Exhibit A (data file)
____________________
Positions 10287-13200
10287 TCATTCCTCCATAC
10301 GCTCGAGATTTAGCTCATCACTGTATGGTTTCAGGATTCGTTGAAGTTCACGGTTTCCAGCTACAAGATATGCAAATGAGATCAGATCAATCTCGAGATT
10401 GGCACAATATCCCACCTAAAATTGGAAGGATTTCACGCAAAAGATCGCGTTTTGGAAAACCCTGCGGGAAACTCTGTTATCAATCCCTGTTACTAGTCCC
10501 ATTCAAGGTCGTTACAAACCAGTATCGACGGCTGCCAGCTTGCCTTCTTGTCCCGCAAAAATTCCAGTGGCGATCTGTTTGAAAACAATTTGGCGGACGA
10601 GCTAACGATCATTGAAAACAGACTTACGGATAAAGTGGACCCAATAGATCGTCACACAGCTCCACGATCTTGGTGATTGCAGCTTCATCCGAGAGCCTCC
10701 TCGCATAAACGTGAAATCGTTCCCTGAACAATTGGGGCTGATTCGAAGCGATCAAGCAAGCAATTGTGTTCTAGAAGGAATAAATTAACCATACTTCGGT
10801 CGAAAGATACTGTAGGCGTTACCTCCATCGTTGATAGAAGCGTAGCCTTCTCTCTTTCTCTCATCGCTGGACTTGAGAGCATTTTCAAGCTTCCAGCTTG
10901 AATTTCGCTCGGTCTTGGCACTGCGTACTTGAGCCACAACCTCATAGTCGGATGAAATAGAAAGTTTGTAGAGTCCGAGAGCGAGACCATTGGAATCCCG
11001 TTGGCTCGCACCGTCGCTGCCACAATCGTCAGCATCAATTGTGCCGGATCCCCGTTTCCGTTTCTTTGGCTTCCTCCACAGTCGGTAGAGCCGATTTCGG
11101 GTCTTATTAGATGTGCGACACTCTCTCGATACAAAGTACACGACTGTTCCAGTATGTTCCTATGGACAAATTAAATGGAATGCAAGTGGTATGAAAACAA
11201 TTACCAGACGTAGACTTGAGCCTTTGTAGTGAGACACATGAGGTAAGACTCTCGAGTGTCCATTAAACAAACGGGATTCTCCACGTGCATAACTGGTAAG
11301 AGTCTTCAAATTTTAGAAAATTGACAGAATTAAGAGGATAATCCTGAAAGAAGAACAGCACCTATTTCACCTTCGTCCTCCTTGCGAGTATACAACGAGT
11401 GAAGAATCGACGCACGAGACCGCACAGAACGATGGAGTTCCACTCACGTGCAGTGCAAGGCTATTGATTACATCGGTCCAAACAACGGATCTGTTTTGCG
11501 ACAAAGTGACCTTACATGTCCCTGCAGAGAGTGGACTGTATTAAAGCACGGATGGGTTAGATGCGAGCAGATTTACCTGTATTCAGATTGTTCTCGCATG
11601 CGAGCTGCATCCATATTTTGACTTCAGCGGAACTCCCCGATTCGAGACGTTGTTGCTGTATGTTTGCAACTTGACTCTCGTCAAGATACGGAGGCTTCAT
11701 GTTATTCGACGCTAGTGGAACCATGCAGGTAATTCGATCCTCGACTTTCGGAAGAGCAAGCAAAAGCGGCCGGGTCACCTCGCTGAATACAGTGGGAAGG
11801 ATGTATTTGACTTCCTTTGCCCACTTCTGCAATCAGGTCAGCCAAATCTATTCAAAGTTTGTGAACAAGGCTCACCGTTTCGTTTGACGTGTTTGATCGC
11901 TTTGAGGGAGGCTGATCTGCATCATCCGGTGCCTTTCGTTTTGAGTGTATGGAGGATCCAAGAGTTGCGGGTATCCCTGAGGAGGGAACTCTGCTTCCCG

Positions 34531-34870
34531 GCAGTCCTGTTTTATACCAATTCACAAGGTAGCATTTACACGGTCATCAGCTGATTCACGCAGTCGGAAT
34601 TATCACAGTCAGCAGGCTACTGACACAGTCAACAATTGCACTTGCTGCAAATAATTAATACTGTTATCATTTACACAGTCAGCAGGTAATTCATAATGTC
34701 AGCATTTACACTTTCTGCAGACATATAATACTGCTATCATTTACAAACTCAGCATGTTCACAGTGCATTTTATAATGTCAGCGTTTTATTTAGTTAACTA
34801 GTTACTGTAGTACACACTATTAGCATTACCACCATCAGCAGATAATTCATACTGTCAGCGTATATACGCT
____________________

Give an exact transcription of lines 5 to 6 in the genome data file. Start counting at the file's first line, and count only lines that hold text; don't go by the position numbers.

10501 ATTCAAGGTCGTTACAAACCAGTATCGACGGCTGCCAGCTTGCCTTCTTGTCCCGCAAAAATTCCAGTGGCGATCTGTTTGAAAACAATTTGGCGGACGA
10601 GCTAACGATCATTGAAAACAGACTTACGGATAAAGTGGACCCAATAGATCGTCACACAGCTCCACGATCTTGGTGATTGCAGCTTCATCCGAGAGCCTCC